Family caregivers have concerns about managing multiple roles and responsibilities.
These concerns include 1:1 care, emotional and social support, and care monitoring, coordination, and advocacy. Physical stress, worry, and emotional overwhelm are shared caregiver experiences.
Information gaps exist in underestimating the type of information to manage disease progression and daily care needs. Other gaps include: identifying services, managing life changes, and navigating medical and legal responsibilities. Caregivers are uncertain where to turn to receive accurate, reliable, and trustworthy information.
Caregivers receive satisfaction from providing good care for loved ones. Confidence grows from learning to manage difficult situations. The challenges of assisting with daily personal care results in poor sleep and physical injuries from transfers, lifts, bathing, and repositioning.
Providing emotional and social support requires partnership, cooperation, and finding the middle ground to support family participation. This includes: providing companionship, participation in hobbies and activities. Managing family conflict and differing opinions can be emotionally draining.
Caregivers come to me for support about significant conflict and disagreement about care needs within the family. Families are embarrassed about difficulty “getting along.” In high stakes care situations, where care is complicated and multiple individuals are involved, managing family conflict is a regular part of caregiving.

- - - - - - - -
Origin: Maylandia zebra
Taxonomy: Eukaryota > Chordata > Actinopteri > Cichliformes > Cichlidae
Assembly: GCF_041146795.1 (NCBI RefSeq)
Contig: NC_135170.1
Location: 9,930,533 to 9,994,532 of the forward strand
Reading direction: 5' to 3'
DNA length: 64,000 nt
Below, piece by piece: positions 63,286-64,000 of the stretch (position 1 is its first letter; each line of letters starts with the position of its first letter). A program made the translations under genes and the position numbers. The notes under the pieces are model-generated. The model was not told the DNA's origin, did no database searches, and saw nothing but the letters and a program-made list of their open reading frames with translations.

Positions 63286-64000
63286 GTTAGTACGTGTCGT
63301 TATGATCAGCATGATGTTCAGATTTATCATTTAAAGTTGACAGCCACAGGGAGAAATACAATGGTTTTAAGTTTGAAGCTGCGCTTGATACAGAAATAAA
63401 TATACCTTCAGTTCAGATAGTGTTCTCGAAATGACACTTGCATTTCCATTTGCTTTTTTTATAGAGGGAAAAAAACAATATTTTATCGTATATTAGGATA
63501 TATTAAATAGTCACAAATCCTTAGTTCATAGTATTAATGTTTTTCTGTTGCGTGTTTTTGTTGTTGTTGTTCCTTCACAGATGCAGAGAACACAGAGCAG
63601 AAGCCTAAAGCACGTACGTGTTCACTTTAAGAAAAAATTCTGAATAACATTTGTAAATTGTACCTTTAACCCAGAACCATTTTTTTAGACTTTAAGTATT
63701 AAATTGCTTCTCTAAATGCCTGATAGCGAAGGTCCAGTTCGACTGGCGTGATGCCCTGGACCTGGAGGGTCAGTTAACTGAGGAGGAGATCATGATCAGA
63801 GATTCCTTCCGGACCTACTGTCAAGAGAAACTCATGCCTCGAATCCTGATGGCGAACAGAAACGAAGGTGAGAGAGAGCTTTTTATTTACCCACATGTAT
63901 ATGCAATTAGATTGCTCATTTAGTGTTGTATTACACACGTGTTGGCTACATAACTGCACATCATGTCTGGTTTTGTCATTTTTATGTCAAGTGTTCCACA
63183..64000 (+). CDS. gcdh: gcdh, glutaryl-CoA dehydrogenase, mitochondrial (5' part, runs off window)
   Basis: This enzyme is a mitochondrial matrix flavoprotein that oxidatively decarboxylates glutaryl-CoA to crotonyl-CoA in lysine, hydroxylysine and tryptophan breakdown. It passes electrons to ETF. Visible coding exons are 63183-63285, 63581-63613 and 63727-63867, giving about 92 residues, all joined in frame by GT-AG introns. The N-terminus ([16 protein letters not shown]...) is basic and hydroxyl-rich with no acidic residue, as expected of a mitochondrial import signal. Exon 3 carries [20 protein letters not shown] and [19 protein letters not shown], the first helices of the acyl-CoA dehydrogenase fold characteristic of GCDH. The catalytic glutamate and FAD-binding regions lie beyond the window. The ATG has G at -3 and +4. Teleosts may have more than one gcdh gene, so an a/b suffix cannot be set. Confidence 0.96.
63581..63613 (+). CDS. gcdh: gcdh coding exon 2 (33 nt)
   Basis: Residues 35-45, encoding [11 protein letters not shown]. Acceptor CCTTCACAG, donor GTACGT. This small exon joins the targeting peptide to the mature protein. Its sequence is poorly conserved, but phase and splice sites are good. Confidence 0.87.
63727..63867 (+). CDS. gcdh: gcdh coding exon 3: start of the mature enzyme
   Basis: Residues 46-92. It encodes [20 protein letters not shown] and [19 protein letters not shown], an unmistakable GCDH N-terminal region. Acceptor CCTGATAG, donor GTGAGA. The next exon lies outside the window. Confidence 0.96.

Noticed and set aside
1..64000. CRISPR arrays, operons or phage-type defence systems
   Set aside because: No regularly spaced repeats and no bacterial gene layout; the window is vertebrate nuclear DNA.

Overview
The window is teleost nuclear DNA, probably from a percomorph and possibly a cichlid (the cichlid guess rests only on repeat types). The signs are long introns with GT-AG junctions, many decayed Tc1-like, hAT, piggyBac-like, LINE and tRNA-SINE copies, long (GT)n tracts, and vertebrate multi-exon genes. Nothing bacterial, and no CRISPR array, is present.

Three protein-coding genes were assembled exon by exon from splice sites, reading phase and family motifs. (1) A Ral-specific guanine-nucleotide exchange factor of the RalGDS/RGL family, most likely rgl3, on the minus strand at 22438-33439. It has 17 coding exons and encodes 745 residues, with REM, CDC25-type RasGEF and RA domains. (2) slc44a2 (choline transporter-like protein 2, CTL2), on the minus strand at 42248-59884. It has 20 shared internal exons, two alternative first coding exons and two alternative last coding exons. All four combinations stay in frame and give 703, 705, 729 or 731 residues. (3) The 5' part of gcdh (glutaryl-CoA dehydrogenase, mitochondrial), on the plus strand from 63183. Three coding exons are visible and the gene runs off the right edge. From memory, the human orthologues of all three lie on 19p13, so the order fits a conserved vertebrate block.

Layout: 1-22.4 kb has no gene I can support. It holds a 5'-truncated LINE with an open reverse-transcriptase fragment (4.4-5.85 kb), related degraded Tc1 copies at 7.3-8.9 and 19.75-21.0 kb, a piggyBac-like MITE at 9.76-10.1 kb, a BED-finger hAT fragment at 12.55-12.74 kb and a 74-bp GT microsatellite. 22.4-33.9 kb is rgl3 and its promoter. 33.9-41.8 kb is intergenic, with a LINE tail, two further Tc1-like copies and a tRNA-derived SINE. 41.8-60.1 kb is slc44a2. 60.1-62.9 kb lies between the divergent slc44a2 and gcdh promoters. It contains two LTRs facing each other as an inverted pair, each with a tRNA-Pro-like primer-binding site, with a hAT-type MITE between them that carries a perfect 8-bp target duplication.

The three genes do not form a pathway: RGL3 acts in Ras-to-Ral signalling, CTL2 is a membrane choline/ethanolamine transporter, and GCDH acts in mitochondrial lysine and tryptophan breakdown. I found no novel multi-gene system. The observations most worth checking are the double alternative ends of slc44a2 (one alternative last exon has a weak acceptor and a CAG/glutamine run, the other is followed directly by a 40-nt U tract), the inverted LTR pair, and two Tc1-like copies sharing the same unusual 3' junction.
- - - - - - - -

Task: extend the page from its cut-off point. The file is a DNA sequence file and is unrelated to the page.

The most time-consuming aspect of caregiving responsibilities is monitoring care, coordinating with the healthcare system, and advocating with service providers. This is another area of high conflict.
Gaps exist between healthcare opinions of care versus family desires. Bias exists against treatment for individuals with dementia. Service providers may not meet family expectations. Gaps in care recommendations and coordination occur. Family caregivers must be the collaborators to close gaps in care and treatment.
Caregiving is hard work; both stressful and rewarding. The stress is constant, relentless, and ongoing. Caregivers benefit from seeking support. The Internet offers technologies that support live on-line support groups and programs. Research confirms these programs to be effective in reducing caregiver stress, anxiety, depression, and in building confidence. More information about caregiver support services can be found at www.PamelaDWilson.com
Editor’s Note: This article was submitted by Pamela D. Wilson, MS, BS/BA, CG, CSA. Pamela is a caregiving expert, advocate, and speaker who solves caregiving problems by offering live-online caregiver support and programming. She may be reached at 888-393-7754 or by email at Inquiry_For_Pamela@pameladwilson.com